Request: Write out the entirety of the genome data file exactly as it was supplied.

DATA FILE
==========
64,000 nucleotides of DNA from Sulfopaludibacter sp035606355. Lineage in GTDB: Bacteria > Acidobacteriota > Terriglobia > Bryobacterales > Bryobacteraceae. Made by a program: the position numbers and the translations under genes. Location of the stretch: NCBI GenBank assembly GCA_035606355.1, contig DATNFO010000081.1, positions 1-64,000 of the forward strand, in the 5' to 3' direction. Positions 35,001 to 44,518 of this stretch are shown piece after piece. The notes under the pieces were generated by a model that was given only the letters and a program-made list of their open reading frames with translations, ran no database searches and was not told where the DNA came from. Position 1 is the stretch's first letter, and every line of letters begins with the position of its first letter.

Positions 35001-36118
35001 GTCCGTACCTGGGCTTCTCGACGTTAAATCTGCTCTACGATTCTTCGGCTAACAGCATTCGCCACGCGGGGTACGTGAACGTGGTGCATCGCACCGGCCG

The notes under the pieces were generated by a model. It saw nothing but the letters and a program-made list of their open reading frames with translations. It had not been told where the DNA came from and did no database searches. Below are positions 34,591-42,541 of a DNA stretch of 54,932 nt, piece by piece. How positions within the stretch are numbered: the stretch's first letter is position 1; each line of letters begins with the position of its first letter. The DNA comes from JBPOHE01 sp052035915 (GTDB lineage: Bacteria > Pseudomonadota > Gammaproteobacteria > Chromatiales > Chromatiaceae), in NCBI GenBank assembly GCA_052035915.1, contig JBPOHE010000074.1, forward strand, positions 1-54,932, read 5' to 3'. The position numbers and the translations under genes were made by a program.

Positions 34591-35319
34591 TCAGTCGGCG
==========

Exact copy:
64,000 nucleotides of DNA from Sulfopaludibacter sp035606355. Lineage in GTDB: Bacteria > Acidobacteriota > Terriglobia > Bryobacterales > Bryobacteraceae. Made by a program: the position numbers and the translations under genes. Location of the stretch: NCBI GenBank assembly GCA_035606355.1, contig DATNFO010000081.1, positions 1-64,000 of the forward strand, in the 5' to 3' direction. Positions 35,001 to 44,518 of this stretch are shown piece after piece. The notes under the pieces were generated by a model that was given only the letters and a program-made list of their open reading frames with translations, ran no database searches and was not told where the DNA came from. Position 1 is the stretch's first letter, and every line of letters begins with the position of its first letter.

Positions 35001-36118
35001 GTCCGTACCTGGGCTTCTCGACGTTAAATCTGCTCTACGATTCTTCGGCTAACAGCATTCGCCACGCGGGGTACGTGAACGTGGTGCATCGCACCGGCCG

The notes under the pieces were generated by a model. It saw nothing but the letters and a program-made list of their open reading frames with translations. It had not been told where the DNA came from and did no database searches. Below are positions 34,591-42,541 of a DNA stretch of 54,932 nt, piece by piece. How positions within the stretch are numbered: the stretch's first letter is position 1; each line of letters begins with the position of its first letter. The DNA comes from JBPOHE01 sp052035915 (GTDB lineage: Bacteria > Pseudomonadota > Gammaproteobacteria > Chromatiales > Chromatiaceae), in NCBI GenBank assembly GCA_052035915.1, contig JBPOHE010000074.1, forward strand, positions 1-54,932, read 5' to 3'. The position numbers and the translations under genes were made by a program.

Positions 34591-35319
34591 TCAGTCGGCG